The use of ozonation as a method to remove odors and harmful chemicals caused by mold, tobacco, and fire damage in buildings has been widely accepted. However, the effectiveness of ozonation in removing thirdhand smoke (THS) chemicals, particularly in vehicles, is not well understood. In the Environmental Science & Technology journal, a study by Sarah E. Weir titled “Ozone-induced chemical changes in thirdhand smoke aerosols” aimed to investigate the chemical changes in THS aerosols when exposed to high levels of ozone, in comparison to THS aerosols aged under similar conditions without ozone, in a vehicle-like setting.
The study collected samples of different stages of smoke aging, including freshly emitted secondhand smoke (SHS) and THS, inside a chamber simulating an vehicle over a period of 42 hours after six cigarettes were consumed. The experiments involved the collection and analysis of various chemical compounds such as volatile organic compounds (VOCs), volatile carbonyls, semi volatile organic compounds (SVOCs), and particulate matter.
In the second experiment, a commercial ozone generator was operated for one hour, one day after smoke was generated, to evaluate the remediation of THS by ozonation in the vehicle. The results indicated that while ozone was effective in removing harmful THS chemicals such as fabric-bound nicotine and polycyclic aromatic hydrocarbons (PAHs) caused by thirdhand smoke in vehicles, it also increased the concentrations of volatile carbonyls such as formaldehyde, acetaldehyde, and acetone. Additionally, ozonation produced ultrafine particles (UFP) with a size of less than 60 nm, which peaked shortly after ozonation and remained at higher-than-background levels for several hours.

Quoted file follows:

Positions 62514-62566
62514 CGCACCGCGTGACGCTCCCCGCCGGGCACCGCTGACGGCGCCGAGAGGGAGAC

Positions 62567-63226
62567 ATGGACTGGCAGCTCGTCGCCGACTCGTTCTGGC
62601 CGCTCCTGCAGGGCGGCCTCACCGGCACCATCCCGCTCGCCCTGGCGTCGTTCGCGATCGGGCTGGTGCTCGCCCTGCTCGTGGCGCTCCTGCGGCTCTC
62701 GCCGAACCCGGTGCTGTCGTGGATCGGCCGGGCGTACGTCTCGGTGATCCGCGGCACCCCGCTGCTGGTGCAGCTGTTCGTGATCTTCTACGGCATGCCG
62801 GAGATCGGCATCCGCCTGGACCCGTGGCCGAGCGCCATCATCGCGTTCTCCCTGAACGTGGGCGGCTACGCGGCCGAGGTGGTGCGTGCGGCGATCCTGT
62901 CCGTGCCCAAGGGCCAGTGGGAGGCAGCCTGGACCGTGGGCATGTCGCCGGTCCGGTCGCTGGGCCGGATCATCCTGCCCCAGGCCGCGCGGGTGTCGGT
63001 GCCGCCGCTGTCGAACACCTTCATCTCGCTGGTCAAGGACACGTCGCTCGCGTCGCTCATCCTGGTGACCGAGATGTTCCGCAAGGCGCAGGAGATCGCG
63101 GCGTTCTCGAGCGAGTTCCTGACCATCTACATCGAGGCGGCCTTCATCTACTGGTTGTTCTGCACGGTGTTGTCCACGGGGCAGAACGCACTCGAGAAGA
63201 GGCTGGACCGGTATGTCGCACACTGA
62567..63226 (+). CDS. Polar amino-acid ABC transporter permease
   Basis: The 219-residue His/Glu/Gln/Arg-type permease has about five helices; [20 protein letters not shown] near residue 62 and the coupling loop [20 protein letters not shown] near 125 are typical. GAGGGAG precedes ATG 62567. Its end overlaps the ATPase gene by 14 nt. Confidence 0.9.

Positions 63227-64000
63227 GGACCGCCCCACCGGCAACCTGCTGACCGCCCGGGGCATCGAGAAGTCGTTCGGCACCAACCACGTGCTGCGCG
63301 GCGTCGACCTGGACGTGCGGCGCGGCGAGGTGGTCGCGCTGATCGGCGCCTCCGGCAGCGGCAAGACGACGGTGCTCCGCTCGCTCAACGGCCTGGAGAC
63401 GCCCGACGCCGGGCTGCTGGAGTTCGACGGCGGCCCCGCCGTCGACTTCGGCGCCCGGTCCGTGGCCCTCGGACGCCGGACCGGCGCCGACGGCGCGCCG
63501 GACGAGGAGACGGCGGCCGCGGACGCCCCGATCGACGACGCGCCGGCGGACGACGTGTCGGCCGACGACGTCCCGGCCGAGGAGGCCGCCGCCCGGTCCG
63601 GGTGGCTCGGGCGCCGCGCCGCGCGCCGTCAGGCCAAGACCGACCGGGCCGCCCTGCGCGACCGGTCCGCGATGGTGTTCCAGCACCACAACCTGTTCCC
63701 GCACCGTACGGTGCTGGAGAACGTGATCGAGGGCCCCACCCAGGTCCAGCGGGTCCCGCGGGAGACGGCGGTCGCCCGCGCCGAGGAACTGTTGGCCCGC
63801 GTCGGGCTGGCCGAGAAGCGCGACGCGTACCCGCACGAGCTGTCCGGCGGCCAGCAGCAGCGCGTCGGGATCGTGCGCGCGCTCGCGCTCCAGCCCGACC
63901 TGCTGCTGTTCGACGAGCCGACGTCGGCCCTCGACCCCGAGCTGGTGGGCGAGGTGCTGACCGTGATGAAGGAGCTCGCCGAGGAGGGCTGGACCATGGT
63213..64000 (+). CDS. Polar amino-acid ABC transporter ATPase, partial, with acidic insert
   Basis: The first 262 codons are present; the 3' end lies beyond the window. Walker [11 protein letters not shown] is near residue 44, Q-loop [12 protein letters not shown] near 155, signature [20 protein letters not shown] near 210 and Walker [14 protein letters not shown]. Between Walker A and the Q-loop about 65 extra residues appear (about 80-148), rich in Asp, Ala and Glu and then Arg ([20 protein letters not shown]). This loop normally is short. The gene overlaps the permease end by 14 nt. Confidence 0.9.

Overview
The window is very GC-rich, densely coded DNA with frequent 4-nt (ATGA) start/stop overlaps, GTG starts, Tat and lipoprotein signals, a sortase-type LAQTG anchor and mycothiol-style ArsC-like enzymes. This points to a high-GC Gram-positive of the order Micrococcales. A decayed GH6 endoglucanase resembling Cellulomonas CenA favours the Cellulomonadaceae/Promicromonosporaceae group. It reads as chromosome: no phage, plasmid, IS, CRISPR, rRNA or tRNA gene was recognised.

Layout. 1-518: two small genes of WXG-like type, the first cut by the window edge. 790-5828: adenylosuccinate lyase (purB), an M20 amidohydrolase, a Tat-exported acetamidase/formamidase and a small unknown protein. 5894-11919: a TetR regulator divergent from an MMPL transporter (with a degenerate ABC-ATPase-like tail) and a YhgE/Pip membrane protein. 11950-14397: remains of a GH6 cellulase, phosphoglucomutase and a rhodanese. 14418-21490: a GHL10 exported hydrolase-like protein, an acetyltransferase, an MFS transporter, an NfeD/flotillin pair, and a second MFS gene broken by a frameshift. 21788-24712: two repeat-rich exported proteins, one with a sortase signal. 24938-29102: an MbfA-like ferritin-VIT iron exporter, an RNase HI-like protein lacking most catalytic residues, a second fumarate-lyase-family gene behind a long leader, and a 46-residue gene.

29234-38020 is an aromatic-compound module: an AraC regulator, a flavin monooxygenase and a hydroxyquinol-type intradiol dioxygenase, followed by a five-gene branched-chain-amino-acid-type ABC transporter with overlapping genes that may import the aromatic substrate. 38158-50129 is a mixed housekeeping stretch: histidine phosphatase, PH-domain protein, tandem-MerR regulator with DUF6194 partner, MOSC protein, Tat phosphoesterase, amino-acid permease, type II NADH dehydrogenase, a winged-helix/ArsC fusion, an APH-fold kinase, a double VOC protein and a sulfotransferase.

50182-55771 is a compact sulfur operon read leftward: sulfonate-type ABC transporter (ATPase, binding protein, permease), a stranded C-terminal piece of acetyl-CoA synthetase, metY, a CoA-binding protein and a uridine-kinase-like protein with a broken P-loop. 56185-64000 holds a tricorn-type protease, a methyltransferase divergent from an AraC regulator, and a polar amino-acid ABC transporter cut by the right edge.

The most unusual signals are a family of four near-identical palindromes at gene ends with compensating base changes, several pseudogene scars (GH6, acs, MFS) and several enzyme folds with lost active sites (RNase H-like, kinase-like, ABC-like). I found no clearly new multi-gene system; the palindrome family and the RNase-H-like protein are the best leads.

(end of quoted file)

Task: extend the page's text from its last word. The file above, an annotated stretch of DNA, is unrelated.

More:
Based on these findings, the study recommends minimum re-entry times after ozone treatment for different indoor scenarios, including vehicles, to prevent acute exposures to ozone and harmful ozonation byproducts after treatment caused by thirdhand smoke. The study highlights the potential benefits and risks associated with THS remediation using ozone in vehicles and provides valuable insights into this technology.
In summary, ozonation may be an effective method to remove harmful chemicals caused by thirdhand smoke, but it is important to consider the potential risks and to follow recommended re-entry times after ozone treatment. Further research is necessary to fully understand and improve the effectiveness and safety of this method. As we spend a significant amount of time in our cars, it’s crucial to have a clear understanding of the impact of thirdhand smoke in these enclosed spaces and take the necessary steps to mitigate the risks.
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